Indian-Origin UK Woman To Launch Reusable Underwear For Periods

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Despite awareness, the stigma around menstruation is yet to disappear. A large number of girls still can’t afford pads and tampons. Considering this, a London-based woman has decided to launch reusable underwear. Reusable underwear will allow women to manage their periods without pads.

Manjit Kaur Gill, who came up with the idea, is the CEO of Biniti International. They will be launching this great initiative on 28 May to mark the Menstrual Hygiene Day.

They will be launching this first in the UK and then in Punjab. She said,“We will first launch in UK on May 28 and then in July we will be launching the reusable underwear for women in Punjab.”

A large number of women don’t have access to, or can’t even afford basic feminine hygiene products. So, Gill decided to introduce this low-cost initiative. She speaks of how a large number of girls in Punjab couldn’t afford to wear sanitary napkins. Also, in rural areas, women don’t have access to sanitary napkins and still use sand-filled socks during periods.

Also: On Menstrual Hygiene Day: Shattering some old myths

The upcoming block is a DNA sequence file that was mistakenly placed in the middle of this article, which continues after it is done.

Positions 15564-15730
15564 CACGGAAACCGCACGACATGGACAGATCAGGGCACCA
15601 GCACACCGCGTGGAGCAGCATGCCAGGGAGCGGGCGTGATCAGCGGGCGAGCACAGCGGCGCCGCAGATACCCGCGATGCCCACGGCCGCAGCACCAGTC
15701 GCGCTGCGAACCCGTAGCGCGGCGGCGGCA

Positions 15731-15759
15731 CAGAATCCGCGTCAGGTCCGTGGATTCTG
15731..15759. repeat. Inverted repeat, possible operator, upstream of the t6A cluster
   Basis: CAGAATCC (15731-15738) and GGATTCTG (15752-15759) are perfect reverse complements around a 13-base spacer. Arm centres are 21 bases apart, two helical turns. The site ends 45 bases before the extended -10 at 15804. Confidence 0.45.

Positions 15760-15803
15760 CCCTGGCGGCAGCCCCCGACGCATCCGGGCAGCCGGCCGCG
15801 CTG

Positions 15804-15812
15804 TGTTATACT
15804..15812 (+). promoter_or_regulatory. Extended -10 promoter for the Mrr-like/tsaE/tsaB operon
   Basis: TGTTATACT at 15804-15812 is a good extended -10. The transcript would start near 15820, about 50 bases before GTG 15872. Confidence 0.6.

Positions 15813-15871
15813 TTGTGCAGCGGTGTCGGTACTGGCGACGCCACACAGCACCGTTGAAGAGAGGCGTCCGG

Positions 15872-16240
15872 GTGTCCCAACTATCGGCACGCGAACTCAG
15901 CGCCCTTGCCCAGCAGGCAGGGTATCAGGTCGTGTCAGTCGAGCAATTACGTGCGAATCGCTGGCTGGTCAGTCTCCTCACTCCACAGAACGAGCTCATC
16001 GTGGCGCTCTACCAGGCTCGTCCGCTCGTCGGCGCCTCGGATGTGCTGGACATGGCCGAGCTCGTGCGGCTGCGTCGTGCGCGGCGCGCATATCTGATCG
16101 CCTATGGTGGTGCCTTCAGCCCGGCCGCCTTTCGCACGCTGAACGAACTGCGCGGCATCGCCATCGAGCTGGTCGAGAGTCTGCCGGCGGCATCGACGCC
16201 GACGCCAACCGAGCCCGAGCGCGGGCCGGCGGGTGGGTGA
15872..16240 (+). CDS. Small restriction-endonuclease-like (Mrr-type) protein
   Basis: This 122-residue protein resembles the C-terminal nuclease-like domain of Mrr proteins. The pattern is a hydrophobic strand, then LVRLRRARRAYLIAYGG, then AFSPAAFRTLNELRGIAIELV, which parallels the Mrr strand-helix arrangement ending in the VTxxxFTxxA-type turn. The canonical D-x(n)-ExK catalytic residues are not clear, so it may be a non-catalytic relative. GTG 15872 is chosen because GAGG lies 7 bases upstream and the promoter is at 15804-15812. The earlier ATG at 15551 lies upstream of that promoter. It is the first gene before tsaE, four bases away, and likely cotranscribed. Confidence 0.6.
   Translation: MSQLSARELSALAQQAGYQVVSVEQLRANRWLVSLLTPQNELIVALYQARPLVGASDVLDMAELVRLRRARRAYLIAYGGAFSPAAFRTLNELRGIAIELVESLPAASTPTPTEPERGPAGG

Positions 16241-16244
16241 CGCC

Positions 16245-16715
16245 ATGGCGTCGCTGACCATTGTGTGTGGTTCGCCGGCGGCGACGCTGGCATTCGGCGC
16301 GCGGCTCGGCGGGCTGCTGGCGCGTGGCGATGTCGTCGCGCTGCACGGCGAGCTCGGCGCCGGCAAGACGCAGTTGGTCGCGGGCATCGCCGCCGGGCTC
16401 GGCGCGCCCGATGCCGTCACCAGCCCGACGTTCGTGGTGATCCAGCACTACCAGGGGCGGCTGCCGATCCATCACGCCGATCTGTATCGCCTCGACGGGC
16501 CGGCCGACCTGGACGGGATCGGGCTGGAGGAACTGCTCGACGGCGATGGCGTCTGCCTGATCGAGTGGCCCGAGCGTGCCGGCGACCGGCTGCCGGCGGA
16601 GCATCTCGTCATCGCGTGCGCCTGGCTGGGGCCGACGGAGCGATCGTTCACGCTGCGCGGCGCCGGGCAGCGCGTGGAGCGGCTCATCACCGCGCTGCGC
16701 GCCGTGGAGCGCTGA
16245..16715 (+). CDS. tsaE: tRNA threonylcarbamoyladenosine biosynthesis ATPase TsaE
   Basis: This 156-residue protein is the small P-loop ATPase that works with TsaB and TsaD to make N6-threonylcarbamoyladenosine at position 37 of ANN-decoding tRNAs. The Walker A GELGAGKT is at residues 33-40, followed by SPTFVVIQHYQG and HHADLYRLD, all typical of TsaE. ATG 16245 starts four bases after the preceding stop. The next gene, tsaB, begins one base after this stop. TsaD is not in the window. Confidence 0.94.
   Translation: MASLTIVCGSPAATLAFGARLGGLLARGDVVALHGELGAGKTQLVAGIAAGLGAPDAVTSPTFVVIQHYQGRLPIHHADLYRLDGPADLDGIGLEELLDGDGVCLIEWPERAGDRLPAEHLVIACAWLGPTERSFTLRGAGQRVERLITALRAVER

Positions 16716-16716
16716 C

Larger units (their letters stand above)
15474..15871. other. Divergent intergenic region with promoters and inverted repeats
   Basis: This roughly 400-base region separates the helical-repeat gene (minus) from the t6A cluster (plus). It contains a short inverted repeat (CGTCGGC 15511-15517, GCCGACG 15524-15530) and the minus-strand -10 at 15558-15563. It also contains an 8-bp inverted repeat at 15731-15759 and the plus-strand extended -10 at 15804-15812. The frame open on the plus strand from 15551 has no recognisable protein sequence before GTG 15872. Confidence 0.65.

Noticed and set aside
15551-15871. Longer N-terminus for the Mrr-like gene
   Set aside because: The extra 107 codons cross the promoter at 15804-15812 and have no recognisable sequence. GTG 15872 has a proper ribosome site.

The reusable underwear

Bamboo fibre is used for making the reusable underwears. To enlarge the part of it, a gusset or a large piece of material is sewn inside. This helps in absorbing the liquid, and hence can be used as a pad. The reusable underwear also comes with a padded liner which can be used for heavier periods. These are reusable. Also, there are strings at the sides, thus, making it easy to take it off quickly.

Gill said, “With an opening at the side, one doesn’t have to take the bottom off but just need to pull it to the knees.”

Also: Cloth Pads: Not an Embarrassment, but a Progressive Step.

Gill stressed that menstruation is a taboo in our culture. She alleged there were various myths attached to a woman’s period in Punjab. Menstruation is impure and during that time, they can’t visit Gurudwara, can’t touch anything and so.

She said, “We are told that women can’t go to temple, can’t do sewa in Gurudwara, can’t touch this, can’t touch that, we are dirty, the menstrual blood is dirty, it makes the crops go bad if we touch them, the men will get sick if we touch them etc. etc.”

“We say we are equal but are ready to talk about periods in Punjab.”

She said they were working with an Indian company to make this cause feasible.

Also Read: Five Women Debunking Myths And Creating Menstrual Awareness

Deepali Is An Intern With SheThePeople.TV